22 thoughts on “Actions Speak Louder Than Words

  1. /well, gee. I seem to have missed another potential holiday. Like you, I would find more to celebrate if they were actually doing something about the nuclear waste around the world. And I consider all nuclear weapons to be waste! All that money spent on more weapons when we already have more than enough in the world to blow us all out of existence. I wonder though where they can bury all of that safely. It would have to be sent into outer space and the farthest out the better, but then we would be guilty of poisoning outer space as much as Earth. How did we ever allow this to happen?

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    • I think that no further progress can be made in the near future in disarmament of nuclear weapons, for too many nations have, or will soon likely have, bloated egos leading them … men who need these weapons to feel like “men” … and yes, that goes for the likes of Meloni and Truss also. It’s a very false sense of security … remember ‘Mutually Assured Destruction” aka MAD? ‘Tis a fact that if nukes are ever deployed again, those who survive will likely wish they hadn’t. How did we allow this to happen, you ask? That, my friend, is a complex answer. Human greed, a corrupt Supreme Court, corrupt politicians, the arms industry, and human ignorance.

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  2. I shouldn’t get involved in this worthy post and its background of folk with the best of sensible and rational intentions, working for obvious proper course.
    Were it not for some sad and regular observations on the Human Conditions. We, who are flawed, with strife built into our perceptions and responses. We, who will accelerate strife into political conflict into armed conflict, either because we want to get the first blow in, or because we see it as the only option to an armed attack. There is the nub of it; from stick and stones the jagged path to the Here and Now of weaponry which can turn cities to rubble or wipe out our dependency on the delicate thread of electricity and its child the cyber-verse.
    The other side of the tragic coin being our ability and curiosity forged into constant progress, and in each progress for good and comfort comes the notion ‘there’s a weapon here’. From the time atomic research went down the innocent path to seek cheap ways to supply power for light and heating the arrival and nuclear weaponry was only that question of time.
    Add to all this the evidence that International Relations always contains the elements of suspicion of the others and the nuclear arsenals were assured. Some like Ukraine in headier days might give them up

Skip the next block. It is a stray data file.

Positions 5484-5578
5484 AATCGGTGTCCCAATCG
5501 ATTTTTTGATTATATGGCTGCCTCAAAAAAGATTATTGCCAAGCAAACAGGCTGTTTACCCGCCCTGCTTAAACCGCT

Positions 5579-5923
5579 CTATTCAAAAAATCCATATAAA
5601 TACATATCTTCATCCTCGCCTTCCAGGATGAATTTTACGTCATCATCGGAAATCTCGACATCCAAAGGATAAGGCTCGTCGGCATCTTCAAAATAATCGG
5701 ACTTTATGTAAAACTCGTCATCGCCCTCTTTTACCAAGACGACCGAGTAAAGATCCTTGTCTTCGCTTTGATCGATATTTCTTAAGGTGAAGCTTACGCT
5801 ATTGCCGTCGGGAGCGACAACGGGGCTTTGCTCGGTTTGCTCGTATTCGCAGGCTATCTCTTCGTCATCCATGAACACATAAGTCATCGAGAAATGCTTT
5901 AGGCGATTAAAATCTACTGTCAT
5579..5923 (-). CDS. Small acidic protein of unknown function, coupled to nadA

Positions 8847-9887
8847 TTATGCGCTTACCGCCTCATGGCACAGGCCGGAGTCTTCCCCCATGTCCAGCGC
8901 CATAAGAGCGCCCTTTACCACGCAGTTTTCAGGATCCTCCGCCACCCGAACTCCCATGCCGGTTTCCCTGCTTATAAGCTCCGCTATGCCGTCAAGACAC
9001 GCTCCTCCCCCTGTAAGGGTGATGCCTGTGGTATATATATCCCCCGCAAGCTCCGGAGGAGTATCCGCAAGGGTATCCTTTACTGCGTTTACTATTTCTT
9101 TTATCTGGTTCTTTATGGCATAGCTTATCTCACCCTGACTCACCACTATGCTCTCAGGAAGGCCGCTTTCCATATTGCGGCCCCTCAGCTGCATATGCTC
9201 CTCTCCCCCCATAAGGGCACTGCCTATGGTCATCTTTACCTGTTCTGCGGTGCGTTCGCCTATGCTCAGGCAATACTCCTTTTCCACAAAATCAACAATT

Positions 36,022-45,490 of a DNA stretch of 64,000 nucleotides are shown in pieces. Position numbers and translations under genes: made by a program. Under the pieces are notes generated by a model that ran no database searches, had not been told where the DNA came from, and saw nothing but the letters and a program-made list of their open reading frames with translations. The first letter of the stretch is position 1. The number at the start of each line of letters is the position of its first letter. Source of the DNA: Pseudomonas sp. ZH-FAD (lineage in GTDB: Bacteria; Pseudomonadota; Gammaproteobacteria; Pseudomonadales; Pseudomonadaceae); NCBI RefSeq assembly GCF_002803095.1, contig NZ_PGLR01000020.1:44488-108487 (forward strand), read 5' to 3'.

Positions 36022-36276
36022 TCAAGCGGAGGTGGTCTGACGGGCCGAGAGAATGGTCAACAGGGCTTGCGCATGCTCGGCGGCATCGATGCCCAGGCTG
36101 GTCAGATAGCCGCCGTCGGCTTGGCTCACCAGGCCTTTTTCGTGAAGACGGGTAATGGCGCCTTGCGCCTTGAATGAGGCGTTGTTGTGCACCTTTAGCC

And they scare us all. They are so quick, efficient and widespread, never mind whether these are tactical, operational or strategic the very word is enough to cause even the most apathetic adherent of the huh-huh outlook on life to start worrying if we’ll see the next public holiday. That fear of course takes many forms, but it is there to be shared around.
    And That Fear may be the way out. Firing a conventional bullet or shell is one thing. Taking the nuclear step is another. Sure there may be folk who are willing to use the devices in a relatively promiscuous way. The question is, when that wish get down the line to the one who pulls the trigger. Will they pull it? Or back to the other end of line will somebody remove the person who wants to give the order? Don’t think that is not possible.
    Fear may be our only hope for the time being while we hope Humanity evolves past its current aggressive stage.
    Many good folk can pass resolutions and have wise observations about war and especially nuclear war, but it is only Fear that keeps the whole race in check.
    Sorry about that.

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    • Well said and thoughtful, Roger. The only thing I would disagree with is when you say “Humanity evolves past its current aggressive stage.” Humanity has been in this stage since the beginning of recorded history at least, and I’ve long since concluded that humans will not … or perhaps cannot … evolve further. It seems we have reached the limit and it even seems as if we are moving backward. None of which will matter, for even if Putin or Trump or somebody else doesn’t bring about the end of life on Planet Earth, we are bringing about our own extinction, little by little, day by day, with our love of gadgets, conveniences, plastics, etc., and our refusal to acknowledge and work to reverse the effects of climate change. Sigh. Too bad … there was potential in them there humans, too.

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      • I can give you a glimmer of hope there Jill regarding evolution.
        It’s a long haul.